Mr Copeland: Overheads for a larger association are not necessarily proportionately greater than they are for a smaller one.

 

Mr Wilkinson: Yes.

 

The Chairperson: Mickey, do you want back in to make a brief point?

 

Mr Brady: No.

 

The Chairperson: OK.  Jim, I want to make a couple of points that go back to the issue of housing need.  It has been raised here.  In fact, we dealt with it last week.  I am clearly of the view that we are not meeting housing need.  Far too many people have been waiting on the housing list for a home for far too long.  To me, it is, quite simply, black and white:  housing need is not being met.  No later than last week, we discussed that the Housing Executive had been surrendering millions of pounds in the past couple of monitoring rounds; money that could have been used to build houses to meet that housing need.  We are not meeting the need.  I want to make the point that, as we move forward, particularly with regard to social housing reform, housing need is not an aspiration.  It is an obligation, which has to be met.  That has to be factored in. 

 

I have one question on stock transfer.  We have been advised of a fairly significant number of properties being transferred to housing associations.  Some time ago, the Committee took the view that we would be concerned that any fragmentation, breaking up, selling off or transferring of stock does not necessarily sound like good business to us.  If you are looking to transform an organisation, perhaps into another housing association or bespoke structure, post the Housing Executive, how does the stock transfer square with that?  I have to say that, personally, I would be very concerned about it.  Can you give us some information on how much more of that is coming down the track?

 

Mr Wilkinson: The stock transfer programme that was in the housing strategy was targeted on those properties in the Housing Executive's stock that needed most improvement, for which there was no capital finance available.  So they were properties that needed significant improvement and were identified as a priority.  The Housing Executive identified around 2,000 or 2,500 properties in that category.  The simple aim of the stock transfer programme was to offer the opportunity to those tenants, should they wish, to move to a housing association, so that those repairs and improvements could be done now with the housing association levering in investment.  That develops on the pilot that took place in the north-west because it proved to be successful.  That is a very modest number of the 90,000-odd bought stock.  Indeed, arguably — I know that you have a business case — you increase the value of the 90,000 if you get rid of the liabilities.  It is, however, tenant focused primarily and about saying that those tenants' houses have been identified as needing significant capital investment for which there is no funding and that there is an opportunity, because we have tested it, that those homes can be improved by a housing association's levering in finance, and asking those tenants whether they wish to take that opportunity now.  That lies at the heart of the programme.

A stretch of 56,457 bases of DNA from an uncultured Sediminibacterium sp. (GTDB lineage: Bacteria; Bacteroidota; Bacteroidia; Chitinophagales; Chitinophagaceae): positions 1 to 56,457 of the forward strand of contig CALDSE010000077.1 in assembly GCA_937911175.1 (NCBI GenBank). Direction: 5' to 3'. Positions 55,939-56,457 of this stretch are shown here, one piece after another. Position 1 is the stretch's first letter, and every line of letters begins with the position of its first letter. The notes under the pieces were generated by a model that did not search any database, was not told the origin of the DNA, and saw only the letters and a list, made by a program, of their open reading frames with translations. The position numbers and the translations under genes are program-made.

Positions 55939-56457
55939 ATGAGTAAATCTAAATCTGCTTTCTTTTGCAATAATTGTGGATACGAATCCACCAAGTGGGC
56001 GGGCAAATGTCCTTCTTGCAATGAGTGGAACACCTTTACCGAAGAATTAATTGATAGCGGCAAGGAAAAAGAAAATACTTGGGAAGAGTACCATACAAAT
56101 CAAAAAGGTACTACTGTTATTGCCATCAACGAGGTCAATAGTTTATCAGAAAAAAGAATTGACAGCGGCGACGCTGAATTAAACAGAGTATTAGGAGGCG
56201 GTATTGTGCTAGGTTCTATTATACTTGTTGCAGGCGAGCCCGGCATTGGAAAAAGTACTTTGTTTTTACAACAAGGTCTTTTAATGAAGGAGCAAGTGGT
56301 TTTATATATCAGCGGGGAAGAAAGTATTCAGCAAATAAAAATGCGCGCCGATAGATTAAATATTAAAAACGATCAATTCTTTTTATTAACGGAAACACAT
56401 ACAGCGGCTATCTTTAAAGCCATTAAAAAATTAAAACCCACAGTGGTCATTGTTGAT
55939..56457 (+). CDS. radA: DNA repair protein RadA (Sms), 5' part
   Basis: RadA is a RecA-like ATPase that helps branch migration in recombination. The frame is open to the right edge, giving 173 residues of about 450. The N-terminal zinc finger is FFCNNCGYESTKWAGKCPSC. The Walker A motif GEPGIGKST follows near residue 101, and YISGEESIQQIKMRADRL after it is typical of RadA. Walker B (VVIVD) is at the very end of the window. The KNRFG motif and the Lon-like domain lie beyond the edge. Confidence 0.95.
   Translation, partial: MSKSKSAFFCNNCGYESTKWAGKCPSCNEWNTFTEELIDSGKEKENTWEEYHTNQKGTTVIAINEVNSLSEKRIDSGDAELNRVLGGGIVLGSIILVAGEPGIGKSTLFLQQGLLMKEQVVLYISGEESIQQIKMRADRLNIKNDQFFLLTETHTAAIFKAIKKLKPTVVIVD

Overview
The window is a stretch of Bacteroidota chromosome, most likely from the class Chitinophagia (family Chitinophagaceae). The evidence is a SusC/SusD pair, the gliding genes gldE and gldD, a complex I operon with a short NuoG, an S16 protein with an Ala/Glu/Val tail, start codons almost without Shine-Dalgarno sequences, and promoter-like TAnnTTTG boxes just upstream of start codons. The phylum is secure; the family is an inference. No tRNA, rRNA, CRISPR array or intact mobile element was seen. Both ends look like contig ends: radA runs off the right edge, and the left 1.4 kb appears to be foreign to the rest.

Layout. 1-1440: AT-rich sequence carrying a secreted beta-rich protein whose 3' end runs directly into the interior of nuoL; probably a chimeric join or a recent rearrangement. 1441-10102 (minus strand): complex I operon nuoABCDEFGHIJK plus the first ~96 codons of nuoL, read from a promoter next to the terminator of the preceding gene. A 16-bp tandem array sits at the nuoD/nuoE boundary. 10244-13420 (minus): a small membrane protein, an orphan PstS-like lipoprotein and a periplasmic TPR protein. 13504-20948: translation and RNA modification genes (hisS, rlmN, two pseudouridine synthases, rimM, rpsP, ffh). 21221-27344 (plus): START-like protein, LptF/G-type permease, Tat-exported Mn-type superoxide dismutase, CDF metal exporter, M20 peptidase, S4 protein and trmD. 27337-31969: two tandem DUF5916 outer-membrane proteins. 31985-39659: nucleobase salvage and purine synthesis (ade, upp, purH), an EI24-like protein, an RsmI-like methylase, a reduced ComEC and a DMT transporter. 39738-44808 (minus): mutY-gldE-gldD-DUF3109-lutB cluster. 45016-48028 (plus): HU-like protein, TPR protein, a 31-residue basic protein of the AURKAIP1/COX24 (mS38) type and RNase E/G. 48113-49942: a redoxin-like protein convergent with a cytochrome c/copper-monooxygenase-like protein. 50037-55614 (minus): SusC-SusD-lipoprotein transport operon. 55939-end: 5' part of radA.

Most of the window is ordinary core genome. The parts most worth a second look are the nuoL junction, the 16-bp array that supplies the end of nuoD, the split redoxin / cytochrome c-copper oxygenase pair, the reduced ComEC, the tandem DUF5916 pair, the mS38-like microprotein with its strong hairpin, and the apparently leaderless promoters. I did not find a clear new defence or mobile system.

The Chairperson: OK.  As no other members have indicated that they wish to ask questions, I, again, thank you, Jim and Deirdre, for being here this morning.  I appreciate your efforts to get through the report early.  I do not mean that in any political way, but with regard to the Committee's scheduling this morning.  Obviously, we have agreed that we want to work collaboratively as we go forward to look at housing from an overarching point of view.  In early September, the Committee will have a planning day.  We will want to speak to you about that, so that in building a forward work programme, we can look at the programme of work and the outworkings of the programme boards on particular tasks.  We have already agreed that we would do that co-operatively.

 

Mr Wilkinson: Absolutely.

 

The Chairperson: Thank you very much for that, Jim and Deirdre.